Ed Harris is fantastically likable as the lone character, a grieving widower, in Neil LaBute's latest exercise in surface-level provocation, "Wrecks." But LaBute's direction of his talented star only accentuates the central script problem familiar from his past work: the lack of a clear authorial point of view on the morally horrendous behavior he (sort of) dramatizes.
Ed Harris is fantastically likable as the lone character, a grieving widower, in Neil LaBute’s latest exercise in surface-level provocation, “Wrecks.” But LaBute’s direction of his talented star only accentuates the central script problem familiar from his past work: the lack of a clear authorial point of view on the morally horrendous behavior he (sort of) dramatizes. LaBute also is doing some characteristic critic-baiting with the play; he makes it impossible to review it properly without giving away its central twist, so those who object to spoilers are advised to stop reading now.
Harris plays 55-year-old Edward Carr, whose message in the first three-quarters of the short play is that he really, really loved his wife. A lot. In the past, LaBute has leaned heavily on direct address, and he uses it exclusively here: The conceit is that Carr’s psyche is in the slumber room of a funeral parlor, narrating his internal monologue to whomever the audience is meant to represent (it’s never clear), as his body stands in the anteroom, greeting mourners.
LaBute writes Edward as a plain-spoken, self-made Midwestern entrepreneur, who charms us with the openness of his declarations of love for his dear JoJo and with his wandering, distracted storytelling style, which indicates his emotional distress. Harris is so disarmingly good at seeming to lose his train of thought that it periodically seems he has forgotten his lines. This becomes, for too long, the only palpable dramatic tension.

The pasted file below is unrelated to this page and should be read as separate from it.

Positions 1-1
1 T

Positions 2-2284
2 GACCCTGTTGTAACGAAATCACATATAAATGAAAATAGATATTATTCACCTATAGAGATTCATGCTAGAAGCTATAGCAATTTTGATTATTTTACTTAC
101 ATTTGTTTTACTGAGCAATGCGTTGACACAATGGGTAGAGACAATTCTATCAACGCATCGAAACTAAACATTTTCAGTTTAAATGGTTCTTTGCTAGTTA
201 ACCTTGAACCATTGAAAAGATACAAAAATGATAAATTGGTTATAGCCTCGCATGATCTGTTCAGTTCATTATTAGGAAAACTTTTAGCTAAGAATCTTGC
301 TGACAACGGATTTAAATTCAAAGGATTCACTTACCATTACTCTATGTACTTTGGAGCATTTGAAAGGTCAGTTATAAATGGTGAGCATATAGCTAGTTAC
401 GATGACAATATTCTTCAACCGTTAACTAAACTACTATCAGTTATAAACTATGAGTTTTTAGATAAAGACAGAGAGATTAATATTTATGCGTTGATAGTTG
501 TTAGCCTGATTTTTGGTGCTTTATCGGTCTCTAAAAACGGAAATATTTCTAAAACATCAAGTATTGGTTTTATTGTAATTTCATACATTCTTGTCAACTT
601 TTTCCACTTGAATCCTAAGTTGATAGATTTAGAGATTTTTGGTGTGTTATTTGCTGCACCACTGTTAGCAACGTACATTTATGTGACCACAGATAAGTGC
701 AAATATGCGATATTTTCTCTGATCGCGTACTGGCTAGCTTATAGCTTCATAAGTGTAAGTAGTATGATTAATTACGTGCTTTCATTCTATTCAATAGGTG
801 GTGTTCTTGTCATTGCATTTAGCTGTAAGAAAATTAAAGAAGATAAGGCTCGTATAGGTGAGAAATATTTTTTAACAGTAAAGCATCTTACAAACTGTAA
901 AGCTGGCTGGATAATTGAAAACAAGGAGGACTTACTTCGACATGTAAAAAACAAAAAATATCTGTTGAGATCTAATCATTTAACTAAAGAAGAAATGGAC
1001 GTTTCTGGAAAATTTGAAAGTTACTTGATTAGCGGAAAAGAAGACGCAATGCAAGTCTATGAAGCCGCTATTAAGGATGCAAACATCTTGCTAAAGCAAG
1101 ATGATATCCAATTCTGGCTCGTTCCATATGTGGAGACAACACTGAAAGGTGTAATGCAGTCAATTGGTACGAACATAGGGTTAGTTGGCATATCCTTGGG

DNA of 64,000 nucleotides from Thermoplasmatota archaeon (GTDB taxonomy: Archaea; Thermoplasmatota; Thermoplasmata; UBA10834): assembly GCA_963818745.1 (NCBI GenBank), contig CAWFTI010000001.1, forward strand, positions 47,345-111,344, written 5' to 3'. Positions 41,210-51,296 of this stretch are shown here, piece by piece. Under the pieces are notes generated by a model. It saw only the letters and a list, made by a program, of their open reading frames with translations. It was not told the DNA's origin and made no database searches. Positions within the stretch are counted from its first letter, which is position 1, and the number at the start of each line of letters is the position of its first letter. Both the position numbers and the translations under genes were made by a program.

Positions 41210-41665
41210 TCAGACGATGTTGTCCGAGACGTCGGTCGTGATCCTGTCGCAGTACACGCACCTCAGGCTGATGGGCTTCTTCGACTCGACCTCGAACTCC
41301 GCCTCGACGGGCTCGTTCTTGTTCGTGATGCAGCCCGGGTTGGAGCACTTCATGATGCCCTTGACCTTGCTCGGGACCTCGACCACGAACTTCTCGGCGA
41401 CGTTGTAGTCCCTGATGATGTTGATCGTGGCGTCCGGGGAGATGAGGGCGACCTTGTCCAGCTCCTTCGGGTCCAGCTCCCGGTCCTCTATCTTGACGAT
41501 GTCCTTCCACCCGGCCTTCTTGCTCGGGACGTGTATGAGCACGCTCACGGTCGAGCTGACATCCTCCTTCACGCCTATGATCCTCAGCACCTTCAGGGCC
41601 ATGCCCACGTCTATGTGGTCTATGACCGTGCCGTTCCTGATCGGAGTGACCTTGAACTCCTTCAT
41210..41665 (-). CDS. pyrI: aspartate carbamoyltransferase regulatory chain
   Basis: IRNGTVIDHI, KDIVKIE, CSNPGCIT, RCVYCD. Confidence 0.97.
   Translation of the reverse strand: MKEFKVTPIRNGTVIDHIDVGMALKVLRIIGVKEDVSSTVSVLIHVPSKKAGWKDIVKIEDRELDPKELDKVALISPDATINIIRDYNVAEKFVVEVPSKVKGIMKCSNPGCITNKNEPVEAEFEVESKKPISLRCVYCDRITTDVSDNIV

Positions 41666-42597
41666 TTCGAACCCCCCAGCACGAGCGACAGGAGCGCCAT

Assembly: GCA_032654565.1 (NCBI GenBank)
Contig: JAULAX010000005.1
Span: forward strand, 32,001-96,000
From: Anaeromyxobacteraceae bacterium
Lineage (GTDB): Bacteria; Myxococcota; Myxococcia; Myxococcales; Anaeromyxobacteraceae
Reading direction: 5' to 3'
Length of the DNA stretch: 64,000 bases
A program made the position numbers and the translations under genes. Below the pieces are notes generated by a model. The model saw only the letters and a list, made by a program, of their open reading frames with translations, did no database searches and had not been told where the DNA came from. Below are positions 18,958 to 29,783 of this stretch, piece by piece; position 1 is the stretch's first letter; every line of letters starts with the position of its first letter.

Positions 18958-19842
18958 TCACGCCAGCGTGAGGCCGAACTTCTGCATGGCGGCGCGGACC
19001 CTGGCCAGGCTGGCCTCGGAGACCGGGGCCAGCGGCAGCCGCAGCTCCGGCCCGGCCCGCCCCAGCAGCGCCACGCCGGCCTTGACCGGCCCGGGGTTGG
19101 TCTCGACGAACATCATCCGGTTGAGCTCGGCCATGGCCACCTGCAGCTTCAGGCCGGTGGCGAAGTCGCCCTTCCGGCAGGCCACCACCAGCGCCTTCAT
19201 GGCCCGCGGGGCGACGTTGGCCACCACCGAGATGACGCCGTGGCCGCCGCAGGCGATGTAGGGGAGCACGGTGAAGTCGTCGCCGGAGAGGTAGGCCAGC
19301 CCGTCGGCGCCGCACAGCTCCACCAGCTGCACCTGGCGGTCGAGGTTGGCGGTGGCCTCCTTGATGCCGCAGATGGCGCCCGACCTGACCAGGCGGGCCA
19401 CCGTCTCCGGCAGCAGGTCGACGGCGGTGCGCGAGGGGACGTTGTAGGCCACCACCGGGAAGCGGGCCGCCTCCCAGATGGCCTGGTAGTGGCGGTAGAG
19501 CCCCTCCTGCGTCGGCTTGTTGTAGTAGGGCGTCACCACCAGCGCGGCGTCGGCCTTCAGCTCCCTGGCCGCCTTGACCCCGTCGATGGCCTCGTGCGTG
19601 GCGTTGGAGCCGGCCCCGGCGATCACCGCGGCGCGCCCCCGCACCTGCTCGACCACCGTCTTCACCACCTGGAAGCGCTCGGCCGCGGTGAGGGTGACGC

In retrospect, however, LaBute is drip-feeding clues toward the inevitable surprise plot turn, as Edward fills us in on the story of his and JoJo’s marriage: People used to gossip about the difference in their ages — she was 15 years older — but they were “star-crossed” and meant to be together.
He wins her away from her first husband after a fistfight, and they build a successful business recovering and renting classic cars, the ostensible reason for the play’s title. He cherishes their family life — they have two boys and two girls — because he was raised as a foster child and never felt secure. The sex with JoJo is amazing: He loves “being inside her.”
Figured it out yet? Final clue: Say the title of the play out loud. Yes, LaBute’s taboo du jour is incest, and this is a loose retelling of the Oedipus myth. Edward acknowledges in the final minutes that JoJo was both his wife and his mother.
But what is LaBute trying to say by transposing this story to contemporary times and initially portraying his Oedipus figure as such a stand-up guy? Not for the first time, his agenda seems to be to bash through the walls of what society considers acceptable, without taking dramaturgical responsibility for the shards of theme and character that fly around the play as a result.
Though it’s a bit unclear, Edward seems to indicate, late on, that he knew exactly what he was doing when he started a relationship with his mother, whereas poor JoJo never knew — he kept her in the dark for 30 years. Nor does Edward seem to have enlightened his children that they are the result of two generations of inbreeding (JoJo became pregnant with him when she was raped by an uncle).
This is shocking, monstrous behavior, but is LaBute’s point that because Edward really loved JoJo, it’s all OK? If the writer intends make a connection between this individual case and societal standards, this is not made clear; if he merely means to tell an outrageous story, he’s being childish.
This physically impressive production is the theatrical highlight of Cork’s year as European Capital of Culture. For the set, Kiara Zieglorova has enlarged a photograph of a woman’s face to form a scrim dividing the forestage and upstage areas, and placed enough convincing-looking funeral parlor furniture around to ensure the actor doesn’t look too isolated on the big Everyman Palace stage. Zieglorova’s costume, too, is smart: Shiny cowboy boots peek out from under Edward’s simple black suit, an indication that this character, now crumpled with grief, usually has a swagger.
Cork undoubtedly has scored a coup by having a star of Harris’ caliber make his European stage debut in one of its theaters. It’s a shame the vehicle is no match for his talents.